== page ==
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Powers in a Power of Attorney

When you're creating a Power of Attorney you need to figure out with your attorney whether you want to make a specific or a general power of attorney. The names are kind of misleading because in the general Power of attorney you still have to be very specific. So what that means is in a specific power of attorney, it's really only for a certain type of act (as opposed to general acts) and it can be limited in duration or in scope. So you may have a specific power of attorney only to deal with one piece of real estate for a certain month because you're going to be out of town during the closing. In contrast, a general power of attorney is going to hopefully cover almost all the things that you could do in your life and give those powers to your agent. However, in order for the general power of attorney to be legal under Florida law, we have to specifically list all of those powers (so that there’s so many specific powers listed that it becomes “general”). You can't just say I give my agent the power to do everything as I could do, as that is not valid. So what are some of these specific things to list under the general power of attorney:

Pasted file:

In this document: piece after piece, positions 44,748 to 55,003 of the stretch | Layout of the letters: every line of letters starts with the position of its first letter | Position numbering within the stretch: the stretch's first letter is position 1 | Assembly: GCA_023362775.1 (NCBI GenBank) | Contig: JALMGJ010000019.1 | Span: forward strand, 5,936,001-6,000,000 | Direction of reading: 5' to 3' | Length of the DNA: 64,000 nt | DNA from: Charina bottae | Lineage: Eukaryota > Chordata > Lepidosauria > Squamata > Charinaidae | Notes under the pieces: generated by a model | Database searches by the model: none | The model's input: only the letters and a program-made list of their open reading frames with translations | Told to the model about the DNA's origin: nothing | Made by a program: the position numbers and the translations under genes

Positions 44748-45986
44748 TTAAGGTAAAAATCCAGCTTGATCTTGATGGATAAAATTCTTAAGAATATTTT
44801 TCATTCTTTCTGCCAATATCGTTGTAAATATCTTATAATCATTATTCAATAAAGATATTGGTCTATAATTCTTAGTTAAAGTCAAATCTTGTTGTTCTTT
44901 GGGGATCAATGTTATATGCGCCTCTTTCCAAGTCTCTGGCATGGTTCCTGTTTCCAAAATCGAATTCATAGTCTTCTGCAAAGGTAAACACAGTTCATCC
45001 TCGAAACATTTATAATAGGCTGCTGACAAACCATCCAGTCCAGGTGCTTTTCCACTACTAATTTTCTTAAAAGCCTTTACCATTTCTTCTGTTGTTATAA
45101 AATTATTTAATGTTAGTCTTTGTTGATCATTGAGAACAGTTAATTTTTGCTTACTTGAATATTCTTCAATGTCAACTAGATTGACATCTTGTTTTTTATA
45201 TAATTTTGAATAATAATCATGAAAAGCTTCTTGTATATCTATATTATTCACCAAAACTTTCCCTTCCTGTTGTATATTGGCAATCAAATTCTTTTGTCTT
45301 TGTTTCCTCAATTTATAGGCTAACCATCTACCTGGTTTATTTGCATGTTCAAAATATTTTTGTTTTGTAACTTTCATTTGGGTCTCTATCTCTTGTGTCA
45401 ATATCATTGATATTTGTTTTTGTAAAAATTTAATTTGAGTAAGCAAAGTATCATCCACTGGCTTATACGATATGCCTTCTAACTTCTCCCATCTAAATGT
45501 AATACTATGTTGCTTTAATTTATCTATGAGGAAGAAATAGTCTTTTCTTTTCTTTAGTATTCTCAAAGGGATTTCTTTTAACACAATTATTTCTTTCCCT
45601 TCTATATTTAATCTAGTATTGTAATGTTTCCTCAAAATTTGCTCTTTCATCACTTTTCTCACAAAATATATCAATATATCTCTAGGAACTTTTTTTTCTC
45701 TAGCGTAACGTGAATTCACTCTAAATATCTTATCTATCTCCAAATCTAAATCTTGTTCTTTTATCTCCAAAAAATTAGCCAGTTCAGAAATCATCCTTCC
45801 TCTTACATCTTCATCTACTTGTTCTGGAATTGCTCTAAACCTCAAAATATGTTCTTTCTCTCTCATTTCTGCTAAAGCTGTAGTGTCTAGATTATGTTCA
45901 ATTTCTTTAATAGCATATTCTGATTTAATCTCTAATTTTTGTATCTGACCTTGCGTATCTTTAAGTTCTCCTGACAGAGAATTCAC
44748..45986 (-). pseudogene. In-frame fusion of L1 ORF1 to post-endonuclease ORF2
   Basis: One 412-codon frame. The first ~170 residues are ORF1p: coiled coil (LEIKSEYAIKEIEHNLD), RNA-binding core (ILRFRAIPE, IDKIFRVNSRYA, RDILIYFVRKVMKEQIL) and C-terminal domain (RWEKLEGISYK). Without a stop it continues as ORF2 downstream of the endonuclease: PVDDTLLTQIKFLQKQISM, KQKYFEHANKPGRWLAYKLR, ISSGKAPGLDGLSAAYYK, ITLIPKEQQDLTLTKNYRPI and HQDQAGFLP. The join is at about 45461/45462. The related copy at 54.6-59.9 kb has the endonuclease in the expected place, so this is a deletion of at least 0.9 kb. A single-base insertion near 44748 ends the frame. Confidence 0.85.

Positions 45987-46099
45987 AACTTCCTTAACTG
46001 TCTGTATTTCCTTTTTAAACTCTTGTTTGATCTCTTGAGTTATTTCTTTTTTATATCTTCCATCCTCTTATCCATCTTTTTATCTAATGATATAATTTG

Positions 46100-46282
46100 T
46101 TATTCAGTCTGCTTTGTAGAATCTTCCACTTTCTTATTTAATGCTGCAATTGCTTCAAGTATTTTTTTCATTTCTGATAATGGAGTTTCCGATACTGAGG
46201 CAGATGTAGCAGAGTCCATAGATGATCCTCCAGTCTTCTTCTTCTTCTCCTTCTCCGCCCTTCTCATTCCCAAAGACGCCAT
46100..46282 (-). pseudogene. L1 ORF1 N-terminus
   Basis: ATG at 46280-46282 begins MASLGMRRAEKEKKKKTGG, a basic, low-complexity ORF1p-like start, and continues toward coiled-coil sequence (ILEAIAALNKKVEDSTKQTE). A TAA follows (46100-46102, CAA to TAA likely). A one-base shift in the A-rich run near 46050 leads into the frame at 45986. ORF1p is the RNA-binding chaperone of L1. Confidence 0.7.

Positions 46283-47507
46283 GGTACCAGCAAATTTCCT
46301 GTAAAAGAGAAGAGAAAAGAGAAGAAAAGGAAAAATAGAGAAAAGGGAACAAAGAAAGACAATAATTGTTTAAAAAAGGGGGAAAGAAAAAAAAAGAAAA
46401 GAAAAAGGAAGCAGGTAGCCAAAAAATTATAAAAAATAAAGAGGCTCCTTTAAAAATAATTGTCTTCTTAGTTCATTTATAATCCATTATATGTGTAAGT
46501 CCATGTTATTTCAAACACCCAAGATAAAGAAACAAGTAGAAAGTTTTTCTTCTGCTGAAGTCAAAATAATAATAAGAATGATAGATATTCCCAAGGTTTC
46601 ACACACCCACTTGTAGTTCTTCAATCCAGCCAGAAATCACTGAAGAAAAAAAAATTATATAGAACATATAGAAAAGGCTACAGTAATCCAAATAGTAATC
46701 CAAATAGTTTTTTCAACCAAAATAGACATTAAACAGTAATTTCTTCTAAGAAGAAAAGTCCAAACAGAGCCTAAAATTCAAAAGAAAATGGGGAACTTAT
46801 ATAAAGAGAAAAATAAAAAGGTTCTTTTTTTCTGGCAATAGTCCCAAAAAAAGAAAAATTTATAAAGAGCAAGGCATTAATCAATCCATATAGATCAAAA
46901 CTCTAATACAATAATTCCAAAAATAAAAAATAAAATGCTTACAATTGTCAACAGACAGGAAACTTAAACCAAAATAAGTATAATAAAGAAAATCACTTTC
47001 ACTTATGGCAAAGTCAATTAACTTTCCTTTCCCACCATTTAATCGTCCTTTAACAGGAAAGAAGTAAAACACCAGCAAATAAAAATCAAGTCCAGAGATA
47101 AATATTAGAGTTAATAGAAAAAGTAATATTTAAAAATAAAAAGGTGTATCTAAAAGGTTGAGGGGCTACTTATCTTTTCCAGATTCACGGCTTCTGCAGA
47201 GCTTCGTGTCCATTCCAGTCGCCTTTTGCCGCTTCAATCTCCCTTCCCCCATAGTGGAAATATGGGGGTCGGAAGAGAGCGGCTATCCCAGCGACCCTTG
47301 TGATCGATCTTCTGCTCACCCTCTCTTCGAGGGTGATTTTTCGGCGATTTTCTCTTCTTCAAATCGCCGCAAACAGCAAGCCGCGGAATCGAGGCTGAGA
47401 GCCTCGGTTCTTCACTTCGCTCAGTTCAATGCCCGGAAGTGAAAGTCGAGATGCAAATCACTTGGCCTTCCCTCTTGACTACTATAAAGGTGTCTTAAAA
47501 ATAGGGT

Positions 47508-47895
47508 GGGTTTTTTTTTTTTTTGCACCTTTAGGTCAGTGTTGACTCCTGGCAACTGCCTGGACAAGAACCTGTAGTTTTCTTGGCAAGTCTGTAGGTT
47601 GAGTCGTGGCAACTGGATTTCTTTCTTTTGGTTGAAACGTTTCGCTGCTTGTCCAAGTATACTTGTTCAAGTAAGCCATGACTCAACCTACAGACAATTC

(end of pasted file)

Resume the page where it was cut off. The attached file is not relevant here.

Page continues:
• banking transactions
  • financial transactions
  • investment transactions
  • real property transactions
  • personal property transactions
  • business transactions
  • operating a business
  • insurance transactions
  • estate, trust and beneficiary designation
  • transactions involving claims and litigation
  • personal and family maintenance
  • government benefits
  • retirement plan
  • taxes
  • foreign transactions

These are just some of the powers that you would want to specifically list and you must say how you'd want them handled. The other powers that you can’t simply list are called the seven super powers. If you want those powers given in your power of attorney, not only do you have to specifically list them but you have to initial directly next to them. Those seven powers are creating an inter vivos trust, modifying that trust, making a gift, changing the rights of survivorship on certain accounts, creating or changing of beneficiary designation, waiving the principal’s right to being a beneficiary of an annuity or certain retirement plans, and being able to disclaim property and powers of appointment.

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